Development of Judicial system during British India
The Judicial System in India was neither adopted proper procedures nor had the proper organisation of the law court from the ancient India to Mughal India. The process of litigation in Hindu was served either by the caste elder or village Panchayats or zamindars whereas for Muslim Qazi supervise the litigation issues. If there were a discrepancy, the Rajas and Badshahs were considered as the fountainhead of the justice.
The beginning of Indian codified common law is traced back to 1726 when a Mayor’s Court in Madras, Bombay and Calcutta was established by the East India Company. This was the first sign of Company’s transformation from a trading company to a ruling power with the added flavour of new elements of the Judiciary. The chronological development of the judiciary system during British India has been discussed below:
1. Reforms under Warren Hastings (1772-1785 AD)
Warren Hasting established, two court for resolving disputes –civil disputes for District Diwani Adalat and criminal disputes for District Fauzdari Adalats.
District Diwani Adalat: It was established in districts to resolve the civil disputes which were placed under the collector. In this court Hindu law was applicable for Hindus and Muslim law for Muslim. If people seek more justice then they can move to Sadar Diwani Adalat which was functioned under a president and two members of Supreme Council.
District Fauzdari Adalats: It was set up to resolved the criminal issues which were placed under an Indian officers assisted by Qazi and Muftis. The entire functioning of this court was administered by the collector. The Muslim law was administered in this court. But the approval of capital punishment and for the acquisition was given by the Sadar Nizamat Adalat which headed by a Deputy Nizam who was assisted by the chief Qazi and Chief Mufti.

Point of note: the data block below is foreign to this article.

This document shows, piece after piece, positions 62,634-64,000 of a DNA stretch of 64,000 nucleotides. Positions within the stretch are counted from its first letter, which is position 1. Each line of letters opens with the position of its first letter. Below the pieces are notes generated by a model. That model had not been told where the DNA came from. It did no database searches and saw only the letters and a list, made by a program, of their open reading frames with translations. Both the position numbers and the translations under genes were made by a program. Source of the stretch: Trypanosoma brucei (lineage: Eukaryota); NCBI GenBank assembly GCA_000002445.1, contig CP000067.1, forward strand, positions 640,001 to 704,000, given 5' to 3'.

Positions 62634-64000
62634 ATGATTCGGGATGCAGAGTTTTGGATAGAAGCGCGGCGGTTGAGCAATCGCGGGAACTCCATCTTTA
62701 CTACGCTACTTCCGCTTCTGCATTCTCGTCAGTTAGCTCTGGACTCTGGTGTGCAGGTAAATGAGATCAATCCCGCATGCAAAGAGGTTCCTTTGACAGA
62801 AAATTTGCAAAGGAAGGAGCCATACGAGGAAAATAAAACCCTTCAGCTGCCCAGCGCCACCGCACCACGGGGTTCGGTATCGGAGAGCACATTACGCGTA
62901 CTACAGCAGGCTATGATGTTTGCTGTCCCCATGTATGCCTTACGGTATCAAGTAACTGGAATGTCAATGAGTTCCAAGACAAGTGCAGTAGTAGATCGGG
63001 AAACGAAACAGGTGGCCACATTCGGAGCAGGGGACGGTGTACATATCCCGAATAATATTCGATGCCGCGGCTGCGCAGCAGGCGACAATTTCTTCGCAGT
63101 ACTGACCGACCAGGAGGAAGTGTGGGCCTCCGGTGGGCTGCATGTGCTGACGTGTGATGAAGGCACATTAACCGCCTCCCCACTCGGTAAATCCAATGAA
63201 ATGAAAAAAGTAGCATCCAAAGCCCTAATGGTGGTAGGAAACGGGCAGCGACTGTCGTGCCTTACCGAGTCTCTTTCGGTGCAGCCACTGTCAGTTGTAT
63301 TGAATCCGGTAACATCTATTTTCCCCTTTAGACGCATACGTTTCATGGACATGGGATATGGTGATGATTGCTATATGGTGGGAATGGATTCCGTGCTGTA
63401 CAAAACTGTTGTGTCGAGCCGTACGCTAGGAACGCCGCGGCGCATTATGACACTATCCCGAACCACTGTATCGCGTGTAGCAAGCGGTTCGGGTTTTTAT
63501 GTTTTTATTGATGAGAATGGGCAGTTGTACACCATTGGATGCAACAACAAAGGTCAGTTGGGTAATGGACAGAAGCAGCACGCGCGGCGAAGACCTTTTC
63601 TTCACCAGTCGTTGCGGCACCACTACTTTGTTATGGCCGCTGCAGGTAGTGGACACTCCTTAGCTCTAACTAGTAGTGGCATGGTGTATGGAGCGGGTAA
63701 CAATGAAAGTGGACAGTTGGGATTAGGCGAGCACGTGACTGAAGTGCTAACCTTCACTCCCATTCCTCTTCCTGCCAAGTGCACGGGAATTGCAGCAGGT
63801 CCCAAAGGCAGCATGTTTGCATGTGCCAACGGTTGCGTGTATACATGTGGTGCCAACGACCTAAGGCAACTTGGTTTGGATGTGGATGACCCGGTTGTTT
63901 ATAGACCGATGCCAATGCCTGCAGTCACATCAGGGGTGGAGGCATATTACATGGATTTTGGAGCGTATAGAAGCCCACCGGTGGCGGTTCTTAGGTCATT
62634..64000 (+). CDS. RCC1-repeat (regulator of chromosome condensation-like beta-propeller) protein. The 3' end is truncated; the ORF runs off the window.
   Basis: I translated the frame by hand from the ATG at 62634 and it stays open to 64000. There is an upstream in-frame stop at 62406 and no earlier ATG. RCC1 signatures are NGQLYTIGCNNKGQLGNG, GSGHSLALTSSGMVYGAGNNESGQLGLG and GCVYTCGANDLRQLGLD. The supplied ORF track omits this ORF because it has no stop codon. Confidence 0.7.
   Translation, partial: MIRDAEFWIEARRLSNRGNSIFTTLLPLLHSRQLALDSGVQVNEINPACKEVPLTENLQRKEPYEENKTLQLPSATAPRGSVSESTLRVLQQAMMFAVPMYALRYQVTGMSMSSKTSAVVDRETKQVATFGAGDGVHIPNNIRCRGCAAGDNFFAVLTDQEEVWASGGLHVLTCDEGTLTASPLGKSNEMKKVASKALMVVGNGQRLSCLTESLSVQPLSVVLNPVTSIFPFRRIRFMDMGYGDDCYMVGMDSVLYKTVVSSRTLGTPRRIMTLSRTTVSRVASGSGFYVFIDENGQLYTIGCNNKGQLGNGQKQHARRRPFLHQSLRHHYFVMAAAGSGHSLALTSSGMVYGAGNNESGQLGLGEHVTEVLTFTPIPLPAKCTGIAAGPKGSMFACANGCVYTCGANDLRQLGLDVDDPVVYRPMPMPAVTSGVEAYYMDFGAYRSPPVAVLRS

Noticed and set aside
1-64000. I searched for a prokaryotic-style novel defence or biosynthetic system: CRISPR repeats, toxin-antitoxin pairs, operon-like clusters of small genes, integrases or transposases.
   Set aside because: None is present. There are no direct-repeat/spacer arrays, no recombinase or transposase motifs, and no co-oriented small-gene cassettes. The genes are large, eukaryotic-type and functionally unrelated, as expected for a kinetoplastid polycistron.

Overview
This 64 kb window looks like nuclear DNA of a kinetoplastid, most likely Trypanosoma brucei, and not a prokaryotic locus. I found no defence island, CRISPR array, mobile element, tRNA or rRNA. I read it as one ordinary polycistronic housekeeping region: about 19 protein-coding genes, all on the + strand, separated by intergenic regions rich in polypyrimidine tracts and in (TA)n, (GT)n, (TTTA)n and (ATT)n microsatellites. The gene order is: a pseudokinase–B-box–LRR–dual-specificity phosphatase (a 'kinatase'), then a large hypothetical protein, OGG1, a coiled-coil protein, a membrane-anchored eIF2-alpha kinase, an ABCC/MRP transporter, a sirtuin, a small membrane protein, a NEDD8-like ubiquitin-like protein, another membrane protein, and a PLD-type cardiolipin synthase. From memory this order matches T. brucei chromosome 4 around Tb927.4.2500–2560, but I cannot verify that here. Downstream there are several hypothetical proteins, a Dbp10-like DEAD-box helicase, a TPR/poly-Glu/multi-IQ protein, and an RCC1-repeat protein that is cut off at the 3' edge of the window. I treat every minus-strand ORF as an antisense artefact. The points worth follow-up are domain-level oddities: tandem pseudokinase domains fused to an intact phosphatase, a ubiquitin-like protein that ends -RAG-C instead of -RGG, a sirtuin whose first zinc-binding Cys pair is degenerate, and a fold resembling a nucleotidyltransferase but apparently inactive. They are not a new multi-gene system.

The formation Supreme Court at Calcutta under the Regulating Act of 1773 AD had original and appellate jurisdiction.
2. Reforms under Cornwallis (1786-1793 AD)
Under Cornwallis, the District Fauzadari Court was abolished and Circuit Court was set at Calcutta, Decca, Murshidabad and Patna. It acts as a court of appeal for civil as well as criminal cases which was functioned under the European judges. He shifted Sadar Nizamat Adalat to Calcutta and put it under the supervision of Governor-General and the members of Supreme Council who were assisted by Chief Qazi and Chief Mufti. The District Diwani Adalat was renamed as District, City or the Zila Court which was functioned under a district judge.
He also established gradation civil courts for both Hindu and Muslim such as Munsiff Court, Registrar Court, District Court, Sadar Diwani Adalat and King-in-Council. He is known for the establishment of sovereignty of law.
3. Reforms under William Bentinck
Under William Bentinck, the four Circuit Courts were abolished and transferred the functions of the abolished court to the collectors under the supervision of the commissioner of revenue and circuit. Sadar Diwani Adalat and Sadar Nizamat Adalat were established at Allahabad. He made the Persian and a Vernacular language for the court proceeding in lower court and made English language as official language for Supreme Court proceeding. During his reign, Law commission was set up by Macaulay which codified the Indian laws. On the basis of this commission, a civil Procedure Code of 1859, an Indian Penal Code of 1860, and a Criminal Procedure Code of 1861 were prepared.
4. Government of India Act 1935
The Government of India Act, 1935 changed the structure of the Indian Government from “unitary” to that of “federal” type. The distribution of powers between the Centre and the Provinces required the balance to avoid disputes, which would have arisen between the constituent units and the Federation. It also provided for the establishment of a Federal Court, which was set up in 1937 with appellate and advisory jurisdiction. Its appellate jurisdiction was extended to civil and criminal cases.
Hence, we can say that initially Indian law was guided by the custom and religious book which was over the time evolve to the secular legal systems and the common law. It is noteworthy that the entire evolution of Indian judiciary was influenced by the ruling classes. For example- from ancient legal literature to Delhi Sultanate arbitration, then move to Mughal arbitration and finally despotic English (British).